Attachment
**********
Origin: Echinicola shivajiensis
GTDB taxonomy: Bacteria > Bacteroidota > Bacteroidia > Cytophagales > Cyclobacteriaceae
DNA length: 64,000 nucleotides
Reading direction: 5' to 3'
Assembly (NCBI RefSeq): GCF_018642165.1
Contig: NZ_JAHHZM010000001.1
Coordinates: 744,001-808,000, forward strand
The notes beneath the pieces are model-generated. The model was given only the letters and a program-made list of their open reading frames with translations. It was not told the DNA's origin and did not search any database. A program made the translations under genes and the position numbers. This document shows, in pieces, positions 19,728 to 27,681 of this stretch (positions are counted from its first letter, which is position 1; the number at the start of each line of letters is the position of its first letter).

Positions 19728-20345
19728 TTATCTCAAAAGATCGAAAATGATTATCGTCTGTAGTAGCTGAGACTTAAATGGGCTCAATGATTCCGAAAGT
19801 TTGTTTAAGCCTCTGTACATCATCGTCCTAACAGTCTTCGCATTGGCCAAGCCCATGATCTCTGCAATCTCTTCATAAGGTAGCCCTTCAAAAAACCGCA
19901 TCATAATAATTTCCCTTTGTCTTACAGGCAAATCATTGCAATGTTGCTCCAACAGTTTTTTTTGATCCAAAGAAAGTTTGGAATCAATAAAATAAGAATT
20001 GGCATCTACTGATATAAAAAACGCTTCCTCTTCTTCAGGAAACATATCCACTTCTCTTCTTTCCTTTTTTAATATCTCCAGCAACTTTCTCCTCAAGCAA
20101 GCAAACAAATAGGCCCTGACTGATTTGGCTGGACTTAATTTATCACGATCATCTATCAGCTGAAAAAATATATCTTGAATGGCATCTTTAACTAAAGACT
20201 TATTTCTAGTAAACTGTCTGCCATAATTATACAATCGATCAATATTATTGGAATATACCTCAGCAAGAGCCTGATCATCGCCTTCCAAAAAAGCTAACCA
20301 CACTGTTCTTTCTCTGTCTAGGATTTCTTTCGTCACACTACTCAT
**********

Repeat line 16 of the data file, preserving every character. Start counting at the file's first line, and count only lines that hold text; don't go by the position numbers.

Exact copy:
20301 CACTGTTCTTTCTCTGTCTAGGATTTCTTTCGTCACACTACTCAT